The United States Senate has passed a new $900 billion COVID-19 relief bill several hours after it was approved by the House of Representatives. The bill includes an expansion of unemployment benefits and a second round of direct stimulus checks, but does not include direct aid to states and local governments.
The bill contains a $300 billion support package for businesses, schools, tenants facing evictions, and COVID-19 vaccine rollouts. The stimulus check included in the bill will see most Americans receive a one-time payment of $600, which is half of the $1200 in the first stimulus check given to Americans nearer the beginning of the coronavirus pandemic. Unemployment payments, meanwhile, have been increased by $300 per week.
The expansion to unemployment benefits comes at an ideal time, as unemployment rates are rising in states throughout the nation. Over 12 million unemployed Americans stood to lose their unemployment benefits by the end of December, but this new bill extends their relief programs until spring.
The aid bill took quite a long time to pass after facing many hurdles in Congress, with Democrats and Republicans unable to easily agree on exactly what aid should be provided and what the extent of that aid to be. However, in the end, the final bill was passed quite decisively by both chambers of Congress. The House of Representatives voted 359 in favor to 53 against, while the Senate voted 92 in favor to 6 against.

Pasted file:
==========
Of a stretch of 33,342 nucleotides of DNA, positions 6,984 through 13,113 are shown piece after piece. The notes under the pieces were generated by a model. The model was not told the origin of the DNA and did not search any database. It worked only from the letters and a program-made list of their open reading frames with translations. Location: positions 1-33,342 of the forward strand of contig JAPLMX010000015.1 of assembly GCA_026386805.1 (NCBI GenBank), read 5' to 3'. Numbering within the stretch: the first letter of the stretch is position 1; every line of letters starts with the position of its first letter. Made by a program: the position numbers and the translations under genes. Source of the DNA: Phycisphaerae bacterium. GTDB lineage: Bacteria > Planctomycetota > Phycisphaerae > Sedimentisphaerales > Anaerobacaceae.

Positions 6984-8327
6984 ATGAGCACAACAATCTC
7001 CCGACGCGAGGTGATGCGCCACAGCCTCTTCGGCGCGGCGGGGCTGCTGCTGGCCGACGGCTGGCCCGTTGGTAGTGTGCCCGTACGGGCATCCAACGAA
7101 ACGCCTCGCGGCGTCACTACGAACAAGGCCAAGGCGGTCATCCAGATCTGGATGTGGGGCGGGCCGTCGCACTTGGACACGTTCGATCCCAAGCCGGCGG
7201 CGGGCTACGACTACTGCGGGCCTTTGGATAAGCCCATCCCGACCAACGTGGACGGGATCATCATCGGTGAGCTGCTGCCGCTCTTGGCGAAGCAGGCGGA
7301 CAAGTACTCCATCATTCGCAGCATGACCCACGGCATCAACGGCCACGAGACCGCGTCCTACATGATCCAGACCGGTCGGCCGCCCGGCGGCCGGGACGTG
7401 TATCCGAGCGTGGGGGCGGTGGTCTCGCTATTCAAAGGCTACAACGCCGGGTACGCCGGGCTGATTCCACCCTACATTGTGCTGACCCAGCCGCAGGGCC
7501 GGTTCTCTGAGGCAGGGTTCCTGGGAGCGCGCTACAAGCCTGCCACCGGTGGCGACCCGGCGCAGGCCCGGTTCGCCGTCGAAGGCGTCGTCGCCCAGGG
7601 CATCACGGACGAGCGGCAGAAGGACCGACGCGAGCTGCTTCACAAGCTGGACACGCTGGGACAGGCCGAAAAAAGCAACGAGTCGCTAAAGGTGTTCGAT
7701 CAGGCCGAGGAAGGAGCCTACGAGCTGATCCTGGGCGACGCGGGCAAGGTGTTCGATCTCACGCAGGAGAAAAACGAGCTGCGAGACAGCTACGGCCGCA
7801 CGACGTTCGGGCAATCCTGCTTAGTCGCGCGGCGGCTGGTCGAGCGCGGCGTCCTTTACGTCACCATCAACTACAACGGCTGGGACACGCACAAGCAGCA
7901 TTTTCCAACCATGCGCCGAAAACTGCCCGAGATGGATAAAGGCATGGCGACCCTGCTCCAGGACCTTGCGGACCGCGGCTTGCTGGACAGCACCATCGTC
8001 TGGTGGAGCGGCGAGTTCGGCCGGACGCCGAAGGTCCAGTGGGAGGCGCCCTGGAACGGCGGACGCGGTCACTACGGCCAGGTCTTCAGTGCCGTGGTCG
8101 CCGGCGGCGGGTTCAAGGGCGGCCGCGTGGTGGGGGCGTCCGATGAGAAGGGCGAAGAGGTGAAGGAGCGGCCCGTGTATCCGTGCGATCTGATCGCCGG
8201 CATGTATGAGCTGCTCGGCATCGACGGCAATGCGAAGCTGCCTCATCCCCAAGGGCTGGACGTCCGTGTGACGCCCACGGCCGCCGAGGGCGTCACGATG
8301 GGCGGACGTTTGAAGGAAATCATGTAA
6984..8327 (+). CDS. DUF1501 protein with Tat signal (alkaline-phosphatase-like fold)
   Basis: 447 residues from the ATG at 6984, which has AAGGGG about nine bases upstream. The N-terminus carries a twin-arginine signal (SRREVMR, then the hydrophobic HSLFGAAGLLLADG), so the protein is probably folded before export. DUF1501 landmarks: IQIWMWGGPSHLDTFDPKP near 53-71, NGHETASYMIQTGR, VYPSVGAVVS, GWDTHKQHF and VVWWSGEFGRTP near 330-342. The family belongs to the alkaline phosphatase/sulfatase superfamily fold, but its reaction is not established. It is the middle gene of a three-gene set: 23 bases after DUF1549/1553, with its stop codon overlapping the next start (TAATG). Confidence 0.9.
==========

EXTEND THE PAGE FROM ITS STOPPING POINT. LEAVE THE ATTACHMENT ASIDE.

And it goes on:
Explaining the minority of dissenting votes, lawmakers felt they did not have enough time to read the entirety of the bill, which is a whopping 5,600 pages. The Associated Press describes this as “the longest bill in memory and probably ever.”
Speaking on the bill, Senate Majority Leader Mitch McConnell said, “None of us think this legislation is perfect, but a big bipartisan majority of us recognize the incredible amount of good it will do when we send it to the president’s desk. The American people have waited long enough.”
Meanwhile, Senate Minority Leader Chuck Schumer and House Speaker Nancy Pelosi said in a joint statement that the bill delivered “urgently needed funds to save the lives and livelihoods of the American people as the virus accelerates.”
President Trump, who has the final say, is expected to sign the bill imminently. President-elect Joe Biden celebrated the passing of the bill on Twitter, but stressed that more needs to be done to fight the domestic effects of the coronavirus pandemic. “I applaud this relief package,” he said, “but our work is far from over. Starting in the new year, Congress will need to immediately get to work on support for our COVID-19 plan.”